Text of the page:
Clever Ways You Could Save On Gas Prices
If you’ve had to fill up your car recently, chances are you’ve experienced sticker shock from the sky-rocketing gas prices. Amid the rise of gasoline prices, millions of Americans are experiencing extreme financial pain, fueling pessimism about the future of the economy and signaling questions about why gas is so expensive- and who’s to blame.
How Did We Get Here?
Today’s monumental gas prices are rooted in a few large causes such as the COVID-19 pandemic as well as Russia’s war on Ukraine. As a general statement, one might say that supply and demand have changed. So what can you do about it? Use our gas price calculator to find out how this will impact you.
What will new gas prices cost you?
Short-Term Things You Can Do to Potentially Save On Gas:
Use an App to Find Savings
In this digital age, you can bet your bottom dollar that there are mobile apps that you can use to find cheaper gas or earn cash back on your purchases. Buying the cheapest gas in town means that drivers could save up to twenty-five cents a gallon.
GasBuddy is a gas app that could help you find more immediate savings. You don’t have to upload your receipt to receive the savings, and you don’t have to wait until you have enough built up to cash out. With GasBuddy, you get a card from them and you attach your bank account to it for that instant savings at the pump. And users like you can update the prices within the app for the most up-to-date information.
Upside is a cash back app that anyone with a smartphone can use to save money at the gas pump by earning cash back. Upside is a US based company that partners with some of the biggest gas, grocery, and restaurant brands in the nation, making it easy to earn cash back. Download the Upside App and earn cash back on your gas purchases.
• Gas Guru
Have you ever filled up at a gas station to see a lower price at a station around the corner? Gas Guru can help. It shows gas prices with easy to read maps so you can zero right in on savings.
Gas Rewards Credit Cards
A more common way to save money on gas is to use a Gas Rewards Credit Card. Some of the best gas rewards cards offer great rewards to the card holders. It is important to not carry a large balance as you may end up paying more in interest fees than the rewards you earn from the purchases.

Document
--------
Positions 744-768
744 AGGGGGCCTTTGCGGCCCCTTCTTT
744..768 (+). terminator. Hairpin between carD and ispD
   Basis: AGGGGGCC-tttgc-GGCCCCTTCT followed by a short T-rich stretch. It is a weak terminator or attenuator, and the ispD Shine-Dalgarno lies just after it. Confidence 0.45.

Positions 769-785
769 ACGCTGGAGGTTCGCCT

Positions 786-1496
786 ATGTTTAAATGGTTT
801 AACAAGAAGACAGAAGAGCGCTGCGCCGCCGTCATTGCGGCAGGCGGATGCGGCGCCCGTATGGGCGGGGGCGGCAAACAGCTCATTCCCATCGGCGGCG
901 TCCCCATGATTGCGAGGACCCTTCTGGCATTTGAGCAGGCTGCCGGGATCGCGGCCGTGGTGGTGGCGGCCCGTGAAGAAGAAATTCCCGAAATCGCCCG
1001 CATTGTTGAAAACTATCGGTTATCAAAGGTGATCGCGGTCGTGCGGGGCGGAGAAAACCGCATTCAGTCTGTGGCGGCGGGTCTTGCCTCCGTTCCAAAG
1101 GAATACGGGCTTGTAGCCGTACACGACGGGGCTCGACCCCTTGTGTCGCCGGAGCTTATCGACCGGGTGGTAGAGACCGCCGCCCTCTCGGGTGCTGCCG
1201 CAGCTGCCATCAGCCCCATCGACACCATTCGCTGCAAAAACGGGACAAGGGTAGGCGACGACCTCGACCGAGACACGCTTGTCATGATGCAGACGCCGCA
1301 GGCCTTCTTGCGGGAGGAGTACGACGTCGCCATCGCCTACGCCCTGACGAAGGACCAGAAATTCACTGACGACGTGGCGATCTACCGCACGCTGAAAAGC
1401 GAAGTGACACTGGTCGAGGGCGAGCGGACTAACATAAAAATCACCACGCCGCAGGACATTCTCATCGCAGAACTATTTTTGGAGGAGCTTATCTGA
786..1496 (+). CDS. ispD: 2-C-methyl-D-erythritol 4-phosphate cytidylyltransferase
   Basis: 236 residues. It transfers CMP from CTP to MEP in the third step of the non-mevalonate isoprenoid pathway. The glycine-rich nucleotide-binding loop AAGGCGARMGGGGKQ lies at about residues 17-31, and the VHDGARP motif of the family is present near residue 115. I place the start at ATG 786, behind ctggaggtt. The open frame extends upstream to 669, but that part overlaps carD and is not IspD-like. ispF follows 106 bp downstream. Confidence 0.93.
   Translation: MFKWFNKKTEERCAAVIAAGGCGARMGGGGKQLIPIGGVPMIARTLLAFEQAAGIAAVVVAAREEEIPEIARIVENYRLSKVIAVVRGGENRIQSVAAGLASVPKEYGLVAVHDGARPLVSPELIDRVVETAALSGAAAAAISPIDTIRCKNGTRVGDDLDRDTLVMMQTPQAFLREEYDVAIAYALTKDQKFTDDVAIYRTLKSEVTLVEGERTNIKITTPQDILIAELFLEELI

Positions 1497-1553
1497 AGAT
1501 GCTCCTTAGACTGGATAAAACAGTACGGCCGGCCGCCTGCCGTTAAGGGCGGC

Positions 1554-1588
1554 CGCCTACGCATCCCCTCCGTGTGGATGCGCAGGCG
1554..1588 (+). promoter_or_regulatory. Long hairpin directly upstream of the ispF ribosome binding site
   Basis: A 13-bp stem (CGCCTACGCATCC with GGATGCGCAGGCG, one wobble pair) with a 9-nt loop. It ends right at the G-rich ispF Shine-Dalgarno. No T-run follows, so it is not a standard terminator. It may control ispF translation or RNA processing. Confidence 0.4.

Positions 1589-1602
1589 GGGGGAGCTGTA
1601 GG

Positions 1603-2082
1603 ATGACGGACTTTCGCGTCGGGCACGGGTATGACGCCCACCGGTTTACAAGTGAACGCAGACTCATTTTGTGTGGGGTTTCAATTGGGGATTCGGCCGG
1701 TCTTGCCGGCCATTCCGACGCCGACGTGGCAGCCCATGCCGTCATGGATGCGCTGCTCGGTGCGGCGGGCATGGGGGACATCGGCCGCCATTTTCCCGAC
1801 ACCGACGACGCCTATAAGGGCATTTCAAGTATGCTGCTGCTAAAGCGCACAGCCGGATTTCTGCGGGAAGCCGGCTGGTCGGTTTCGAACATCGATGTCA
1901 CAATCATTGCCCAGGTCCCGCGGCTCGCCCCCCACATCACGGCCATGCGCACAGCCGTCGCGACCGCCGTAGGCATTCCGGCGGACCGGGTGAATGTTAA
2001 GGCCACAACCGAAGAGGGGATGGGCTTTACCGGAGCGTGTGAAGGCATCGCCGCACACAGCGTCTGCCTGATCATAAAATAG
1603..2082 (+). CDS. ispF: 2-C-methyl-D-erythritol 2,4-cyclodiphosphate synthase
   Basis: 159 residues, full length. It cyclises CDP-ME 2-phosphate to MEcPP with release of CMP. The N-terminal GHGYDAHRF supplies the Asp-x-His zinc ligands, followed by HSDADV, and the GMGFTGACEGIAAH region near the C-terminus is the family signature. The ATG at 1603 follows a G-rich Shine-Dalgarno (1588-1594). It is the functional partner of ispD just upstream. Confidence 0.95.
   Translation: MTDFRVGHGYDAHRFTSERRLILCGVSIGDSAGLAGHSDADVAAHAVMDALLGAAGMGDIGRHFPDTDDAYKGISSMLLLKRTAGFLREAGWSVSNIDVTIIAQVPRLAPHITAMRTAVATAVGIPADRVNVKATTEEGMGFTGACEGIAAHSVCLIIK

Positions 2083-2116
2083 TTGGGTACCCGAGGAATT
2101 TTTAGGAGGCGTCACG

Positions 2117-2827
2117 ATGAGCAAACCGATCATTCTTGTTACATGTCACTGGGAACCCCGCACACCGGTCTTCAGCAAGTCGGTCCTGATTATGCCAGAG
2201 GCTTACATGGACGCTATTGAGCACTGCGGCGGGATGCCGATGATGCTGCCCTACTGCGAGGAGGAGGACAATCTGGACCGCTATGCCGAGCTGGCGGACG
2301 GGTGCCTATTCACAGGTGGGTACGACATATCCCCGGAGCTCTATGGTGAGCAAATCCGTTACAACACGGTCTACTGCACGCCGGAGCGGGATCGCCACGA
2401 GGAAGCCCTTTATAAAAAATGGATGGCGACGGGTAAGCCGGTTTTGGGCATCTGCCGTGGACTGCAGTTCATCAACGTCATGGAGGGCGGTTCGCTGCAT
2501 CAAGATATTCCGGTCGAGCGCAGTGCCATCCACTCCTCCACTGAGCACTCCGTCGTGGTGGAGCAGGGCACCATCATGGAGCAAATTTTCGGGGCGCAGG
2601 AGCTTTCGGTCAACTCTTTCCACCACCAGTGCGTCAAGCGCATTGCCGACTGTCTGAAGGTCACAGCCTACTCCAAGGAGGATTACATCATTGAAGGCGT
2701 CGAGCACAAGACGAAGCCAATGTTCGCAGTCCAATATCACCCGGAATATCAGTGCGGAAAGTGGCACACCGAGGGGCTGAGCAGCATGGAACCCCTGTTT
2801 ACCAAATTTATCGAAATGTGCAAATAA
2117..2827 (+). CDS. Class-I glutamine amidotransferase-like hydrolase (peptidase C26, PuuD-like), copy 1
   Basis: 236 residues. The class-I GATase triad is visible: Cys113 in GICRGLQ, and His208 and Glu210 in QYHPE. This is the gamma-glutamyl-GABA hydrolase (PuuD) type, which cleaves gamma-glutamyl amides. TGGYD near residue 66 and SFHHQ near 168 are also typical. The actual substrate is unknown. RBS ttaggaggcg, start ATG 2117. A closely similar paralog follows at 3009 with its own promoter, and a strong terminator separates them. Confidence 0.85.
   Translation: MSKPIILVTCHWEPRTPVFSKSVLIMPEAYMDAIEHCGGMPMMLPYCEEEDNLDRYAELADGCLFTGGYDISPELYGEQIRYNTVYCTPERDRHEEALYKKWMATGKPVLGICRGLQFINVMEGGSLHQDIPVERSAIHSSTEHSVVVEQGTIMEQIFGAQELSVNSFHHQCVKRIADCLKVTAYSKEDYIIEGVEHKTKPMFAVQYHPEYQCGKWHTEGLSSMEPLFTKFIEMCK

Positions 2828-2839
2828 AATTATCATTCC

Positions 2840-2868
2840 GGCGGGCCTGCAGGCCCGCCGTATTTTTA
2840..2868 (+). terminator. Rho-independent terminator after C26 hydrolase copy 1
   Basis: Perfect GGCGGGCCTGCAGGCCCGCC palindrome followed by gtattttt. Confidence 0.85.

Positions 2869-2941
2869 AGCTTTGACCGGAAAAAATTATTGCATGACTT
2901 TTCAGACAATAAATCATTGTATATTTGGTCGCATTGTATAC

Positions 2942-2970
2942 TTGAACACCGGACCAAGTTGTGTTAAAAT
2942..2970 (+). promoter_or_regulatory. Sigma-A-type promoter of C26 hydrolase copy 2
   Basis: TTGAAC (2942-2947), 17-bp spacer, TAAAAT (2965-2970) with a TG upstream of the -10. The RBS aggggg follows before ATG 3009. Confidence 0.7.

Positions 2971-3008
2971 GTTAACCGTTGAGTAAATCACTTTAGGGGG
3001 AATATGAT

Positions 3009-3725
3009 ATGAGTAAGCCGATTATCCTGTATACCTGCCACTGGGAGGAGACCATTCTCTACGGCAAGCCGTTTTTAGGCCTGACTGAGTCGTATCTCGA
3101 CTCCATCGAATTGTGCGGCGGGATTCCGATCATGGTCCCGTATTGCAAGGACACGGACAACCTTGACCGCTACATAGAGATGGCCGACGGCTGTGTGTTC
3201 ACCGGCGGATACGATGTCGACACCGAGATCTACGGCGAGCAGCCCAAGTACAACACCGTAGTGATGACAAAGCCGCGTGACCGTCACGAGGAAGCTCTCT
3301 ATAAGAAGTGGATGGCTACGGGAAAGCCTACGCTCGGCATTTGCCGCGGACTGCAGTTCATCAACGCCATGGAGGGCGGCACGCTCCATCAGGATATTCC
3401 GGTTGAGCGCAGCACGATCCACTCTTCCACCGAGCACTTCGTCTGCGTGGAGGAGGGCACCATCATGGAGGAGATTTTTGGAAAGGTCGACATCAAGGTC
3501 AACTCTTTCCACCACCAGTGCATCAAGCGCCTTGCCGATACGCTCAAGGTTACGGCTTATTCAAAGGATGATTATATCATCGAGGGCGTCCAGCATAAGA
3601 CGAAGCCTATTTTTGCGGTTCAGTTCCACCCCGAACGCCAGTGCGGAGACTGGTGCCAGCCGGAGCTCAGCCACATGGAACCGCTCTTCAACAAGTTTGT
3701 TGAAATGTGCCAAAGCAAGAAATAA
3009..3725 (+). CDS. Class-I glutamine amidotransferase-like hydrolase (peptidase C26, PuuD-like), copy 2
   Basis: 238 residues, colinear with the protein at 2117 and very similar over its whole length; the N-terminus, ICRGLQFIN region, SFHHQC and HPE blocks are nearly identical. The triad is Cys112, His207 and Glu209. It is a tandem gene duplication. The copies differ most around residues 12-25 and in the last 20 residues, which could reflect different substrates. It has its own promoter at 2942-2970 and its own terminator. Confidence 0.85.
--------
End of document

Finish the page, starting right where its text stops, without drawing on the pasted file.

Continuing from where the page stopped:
CashBack Credit Cards
Why not save on gas while you spend? You can pad your gas budget with cashback credit cards. Some cashback cards even allow bonus categories where you can highlight gas savings. If you use a cashback card in conjunction with an app like Upside, you can earn twice the rewards.
Pay with Cash Instead of a Card
Gas stations often charge more for card purchases because they are charged fees by banks and credit card providers for each transaction. When you pay cash, gas stations avoid these fees, and pass along some of the savings to you with a discount.
Fill Your Tank on the Cheapest Days of the Week
Gas prices fluctuate day to day, but trends dictate that there are a few days that tend to be cheaper than others.
According to GasBuddy, a tech company that tracks real-time gas prices, Mondays and Fridays are proving to be the two cheapest days to fill up.
Change Your Driving Habits
According to FuelEconomy.gov, safer driving methods could boost your fuel efficiency by up to 40%. Abiding by the speed limit, accelerating slowly, and coasting more often could add up and make a significant difference in how often you spend money on gas.
Long-Term Things You Can Do To Potentially Save On Gas:
Electric Vehicles (EVs) vs. Hybrid Vehicles (HEVs)
Ditch filling up on gas altogether. Electric vehicles have a battery instead of a gasoline tank and an electric motor instead of an internal combustion engine. To put this into perspective the all electric Hyundai Kona Electric gets about 120 MPGe.
Conventional hybrids use their gasoline engines to keep their modestly sized batteries charged as you drive, with no need to plug them in, and virtually every major maker offers HEV cars, SUVs, and trucks. These HEVs deliver a considerably better fuel economy than their nonhybrid counterparts in stop-and-go city driving because they can recapture energy while braking. For example, the Toyota Prius Hybrid gets on average 56 MPG.
Consider selling your car
Believe it or not, your used car could be worth more now than when you bought it a couple years ago, even though you’ve been driving it in the meantime. Experts predict that the average used vehicle price will surpass $30,000 this year. [Read more here]
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